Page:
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Environ Pollut. 2018 Oct;241:279-288. doi: 10.1016/j.envpol.2018.05.047. Epub 2018 May 22.

In utero exposure to fine particulate matter results in an altered neuroimmune phenotype in adult mice.

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Department of Biomedical Sciences, UND School of Medicine and Health Sciences, Grand Forks, ND, USA.
Dorothy M. Davis Heart and Lung Research Institute and Department of Physiology and Cell Biology, The Ohio State University College of Medicine, Columbus, OH, USA; College of Nursing, The Ohio State University, Columbus, OH, USA.
Department of Neurology, The University of Tennessee Health Science Center, 855 Monroe Avenue, Suite 415, Memphis, TN, USA.
Department of Biomedical Sciences, UND School of Medicine and Health Sciences, Grand Forks, ND, USA. Electronic address:


Environmental exposure to air pollution has been linked to a number of health problems including organ rejection, lung damage and inflammation. While the deleterious effects of air pollution in adult animals are well documented, the long-term consequences of particulate matter (PM) exposure during animal development are uncertain. In this study we tested the hypothesis that environmental exposure to PM 2.5 μm in diameter in utero promotes long term inflammation and neurodegeneration. We evaluated the behavior of PM exposed animals using several tests and observed deficits in spatial memory without robust changes in anxiety-like behavior. We then examined how this affects the brains of adult animals by examining proteins implicated in neurodegeneration, synapse formation and inflammation by western blot, ELISA and immunohistochemistry. These tests revealed significantly increased levels of COX2 protein in PM2.5 exposed animal brains in addition to changes in synaptophysin and Arg1 proteins. Exposure to PM2.5 also increased the immunoreactivity for GFAP, a marker of activated astrocytes. Cytokine concentrations in the brain and spleen were also altered by PM2.5 exposure. These findings indicate that in utero exposure to particulate matter has long term consequences which may affect the development of both the brain and the immune system in addition to promoting inflammatory change in adult animals.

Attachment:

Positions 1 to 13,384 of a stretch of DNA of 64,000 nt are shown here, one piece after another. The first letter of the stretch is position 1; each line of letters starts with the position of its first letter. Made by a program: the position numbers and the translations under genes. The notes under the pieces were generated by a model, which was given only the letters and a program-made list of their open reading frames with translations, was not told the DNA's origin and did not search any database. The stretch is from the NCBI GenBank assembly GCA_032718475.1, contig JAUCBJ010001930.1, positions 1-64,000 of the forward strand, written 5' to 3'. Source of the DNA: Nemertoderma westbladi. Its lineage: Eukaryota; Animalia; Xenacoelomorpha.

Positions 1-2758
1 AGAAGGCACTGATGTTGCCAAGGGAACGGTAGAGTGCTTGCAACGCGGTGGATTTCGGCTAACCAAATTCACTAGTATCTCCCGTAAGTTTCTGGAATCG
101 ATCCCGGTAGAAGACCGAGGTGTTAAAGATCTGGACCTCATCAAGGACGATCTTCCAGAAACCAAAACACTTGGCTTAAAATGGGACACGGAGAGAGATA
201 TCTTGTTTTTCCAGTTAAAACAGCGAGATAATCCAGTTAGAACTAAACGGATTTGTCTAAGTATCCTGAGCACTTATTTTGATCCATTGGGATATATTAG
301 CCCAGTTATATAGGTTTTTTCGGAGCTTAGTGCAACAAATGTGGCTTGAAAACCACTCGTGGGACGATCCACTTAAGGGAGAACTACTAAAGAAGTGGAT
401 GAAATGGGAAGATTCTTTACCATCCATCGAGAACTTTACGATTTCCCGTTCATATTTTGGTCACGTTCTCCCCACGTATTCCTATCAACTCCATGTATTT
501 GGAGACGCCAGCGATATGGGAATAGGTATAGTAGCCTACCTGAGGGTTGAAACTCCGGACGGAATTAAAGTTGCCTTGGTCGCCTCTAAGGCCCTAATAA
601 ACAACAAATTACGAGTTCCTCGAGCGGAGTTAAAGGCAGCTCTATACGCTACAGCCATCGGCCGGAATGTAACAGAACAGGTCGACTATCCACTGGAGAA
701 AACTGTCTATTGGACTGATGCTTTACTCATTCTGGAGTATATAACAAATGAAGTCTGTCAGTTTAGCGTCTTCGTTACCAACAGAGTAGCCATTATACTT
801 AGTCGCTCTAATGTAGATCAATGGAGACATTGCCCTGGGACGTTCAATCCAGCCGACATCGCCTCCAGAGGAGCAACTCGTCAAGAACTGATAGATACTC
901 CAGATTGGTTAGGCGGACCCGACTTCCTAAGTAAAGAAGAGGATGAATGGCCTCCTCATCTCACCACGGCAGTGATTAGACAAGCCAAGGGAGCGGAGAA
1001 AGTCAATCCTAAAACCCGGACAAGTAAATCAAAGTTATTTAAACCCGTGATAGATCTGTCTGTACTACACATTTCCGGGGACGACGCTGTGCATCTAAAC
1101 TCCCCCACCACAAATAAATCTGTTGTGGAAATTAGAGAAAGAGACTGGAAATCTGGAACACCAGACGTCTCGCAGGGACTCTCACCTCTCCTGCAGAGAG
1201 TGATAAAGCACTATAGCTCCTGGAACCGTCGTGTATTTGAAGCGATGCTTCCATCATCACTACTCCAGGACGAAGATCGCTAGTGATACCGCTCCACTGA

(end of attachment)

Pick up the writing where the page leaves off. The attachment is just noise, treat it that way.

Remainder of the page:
Air pollution; COX2; Neuroinflammation; PM2.5

[Available on 2019-10-01]
[Indexed for MEDLINE]
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